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Stud: Adventures in Breedingby Kevin Conley
Synopses & Reviews
Every year, on Valentine's Day, the great Thoroughbred farms open their breeding sheds and begin their primary business. For the next one hundred and fifty days, the cries of stallions and the vigorous encouragement of their handlers echo through the breeding country, from the gentle hills of Kentucky to the rich valleys of California.
Stud takes us into this strange and seductive world. We move from Lexington's Overbrook Farm, where the world's leading sire, Storm Cat, a lightly raced eighteen-year-old, earns thirty-five million dollars a year; the the auction halls, where sheikhs and bookies bid millions for Storm Cat's well-bred offspring. We visit Three Chimneys, where the twenty-seven-year-old Triple Crown winner Seattle Slew, a senior citizen by equine standards, makes a rousing return to active duty after spinal surgery, and stroll through Running Horse Farm, on the banks of the Rio Grande, where a nearly unmanageable colt, Devil Begone, has found peace and prosperity servicing desert mares like Patty O'Furniture. In California, we meet Cee's Tizzy, one of the state's busiest stallions and the sire of the swift-heeled Tiznow, the 2000 Horse of the Year and the first horse to win back-to-back Breeder's Cup Classics.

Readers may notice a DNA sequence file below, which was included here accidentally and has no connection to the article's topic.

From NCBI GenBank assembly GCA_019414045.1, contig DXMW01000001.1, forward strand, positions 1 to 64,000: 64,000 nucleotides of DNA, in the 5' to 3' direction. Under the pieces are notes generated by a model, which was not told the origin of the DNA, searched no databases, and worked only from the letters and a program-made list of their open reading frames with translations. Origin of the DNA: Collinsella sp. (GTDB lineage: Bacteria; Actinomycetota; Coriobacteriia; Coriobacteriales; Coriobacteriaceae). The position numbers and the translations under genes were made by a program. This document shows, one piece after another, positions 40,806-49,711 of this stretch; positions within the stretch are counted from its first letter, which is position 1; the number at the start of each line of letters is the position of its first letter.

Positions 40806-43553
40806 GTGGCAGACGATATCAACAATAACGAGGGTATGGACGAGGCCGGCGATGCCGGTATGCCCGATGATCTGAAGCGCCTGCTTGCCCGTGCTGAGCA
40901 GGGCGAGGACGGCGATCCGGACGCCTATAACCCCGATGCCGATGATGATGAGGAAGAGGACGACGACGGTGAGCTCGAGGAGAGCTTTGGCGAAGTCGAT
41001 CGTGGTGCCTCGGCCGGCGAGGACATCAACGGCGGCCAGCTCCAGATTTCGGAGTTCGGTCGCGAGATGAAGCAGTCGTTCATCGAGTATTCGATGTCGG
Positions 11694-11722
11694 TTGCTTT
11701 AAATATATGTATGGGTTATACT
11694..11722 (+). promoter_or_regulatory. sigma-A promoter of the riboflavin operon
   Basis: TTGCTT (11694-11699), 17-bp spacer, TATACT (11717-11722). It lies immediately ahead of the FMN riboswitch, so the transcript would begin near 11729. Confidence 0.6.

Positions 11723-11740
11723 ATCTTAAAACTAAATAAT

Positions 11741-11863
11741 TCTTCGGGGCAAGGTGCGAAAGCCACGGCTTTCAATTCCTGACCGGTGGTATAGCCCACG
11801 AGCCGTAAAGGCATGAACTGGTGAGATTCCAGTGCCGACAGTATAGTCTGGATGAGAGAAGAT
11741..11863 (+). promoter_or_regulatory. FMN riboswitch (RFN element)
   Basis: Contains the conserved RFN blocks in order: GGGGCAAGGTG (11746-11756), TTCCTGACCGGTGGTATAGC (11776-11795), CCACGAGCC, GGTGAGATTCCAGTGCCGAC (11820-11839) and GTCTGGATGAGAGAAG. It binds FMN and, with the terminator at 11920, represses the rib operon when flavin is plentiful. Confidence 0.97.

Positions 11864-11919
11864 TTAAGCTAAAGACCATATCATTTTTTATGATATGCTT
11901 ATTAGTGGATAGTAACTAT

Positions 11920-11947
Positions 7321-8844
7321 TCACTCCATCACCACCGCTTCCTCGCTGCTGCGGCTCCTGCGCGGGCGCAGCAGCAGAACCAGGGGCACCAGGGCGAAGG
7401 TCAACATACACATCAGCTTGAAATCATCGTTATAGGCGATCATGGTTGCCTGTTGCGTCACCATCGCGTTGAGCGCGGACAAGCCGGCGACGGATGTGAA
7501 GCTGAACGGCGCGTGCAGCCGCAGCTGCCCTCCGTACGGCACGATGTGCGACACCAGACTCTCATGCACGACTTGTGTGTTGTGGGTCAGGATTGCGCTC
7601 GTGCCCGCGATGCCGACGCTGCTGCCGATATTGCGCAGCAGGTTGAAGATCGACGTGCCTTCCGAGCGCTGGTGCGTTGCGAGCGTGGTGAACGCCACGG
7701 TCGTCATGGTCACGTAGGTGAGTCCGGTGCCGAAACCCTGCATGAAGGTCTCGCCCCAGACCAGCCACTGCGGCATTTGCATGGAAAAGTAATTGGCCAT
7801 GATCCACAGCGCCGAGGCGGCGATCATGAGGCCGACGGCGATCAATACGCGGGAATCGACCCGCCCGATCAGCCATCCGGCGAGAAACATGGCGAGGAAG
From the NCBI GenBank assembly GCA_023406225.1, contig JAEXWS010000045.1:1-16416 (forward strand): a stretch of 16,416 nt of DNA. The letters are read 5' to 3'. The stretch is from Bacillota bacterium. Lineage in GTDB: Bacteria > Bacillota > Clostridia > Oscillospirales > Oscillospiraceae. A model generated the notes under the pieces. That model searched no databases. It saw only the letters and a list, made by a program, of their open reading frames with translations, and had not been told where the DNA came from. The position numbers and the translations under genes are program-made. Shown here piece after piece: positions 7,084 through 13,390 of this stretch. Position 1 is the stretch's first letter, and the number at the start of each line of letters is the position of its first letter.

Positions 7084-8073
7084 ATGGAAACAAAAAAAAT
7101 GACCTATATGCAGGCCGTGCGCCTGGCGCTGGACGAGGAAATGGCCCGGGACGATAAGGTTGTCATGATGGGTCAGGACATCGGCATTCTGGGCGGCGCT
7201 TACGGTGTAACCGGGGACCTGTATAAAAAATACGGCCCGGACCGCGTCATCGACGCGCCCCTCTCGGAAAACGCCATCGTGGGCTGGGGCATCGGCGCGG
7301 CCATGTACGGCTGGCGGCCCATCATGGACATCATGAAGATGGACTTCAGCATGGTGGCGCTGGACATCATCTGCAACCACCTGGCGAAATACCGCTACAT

Cheap stud, top stud, old stud, wild stud, from the Hall of Fame horse to the harem stallion with his feral herd, Stud looks at intimate acts in idyllic settings and the billion-dollar business behind them.
"Kevin Conley, an editor at the New Yorker and the author of Stud: Adventures in Breeding, clearly would argue that horses in heat deserve literary attention — and after finishing his book, it's tough to disagree....He bounces from farm to farm with bemusement and no clear goal or focus, which occasionally makes Stud feel like a scattershot collage without a narrative core. But Conley's mix of wit and awe ensures that the journey is pleasurable and informative." Damien Cave, Salon.com (read the entire Salon review)
"A great entertainment, a piece of vivid reporting, and a marvel of economy and wit. I read it straight through, at a gallop." Jeffrey Eugenides, author of The Virgin Suicides
About the Author
Kevin Conley is an editor at The New Yorker. His writing has appeared in the New York Times Sunday Magazine, Sports Illustrated, and The New Yorker. He lives in Brooklyn with his wife, Amy, and their two children, Max and Sarah.
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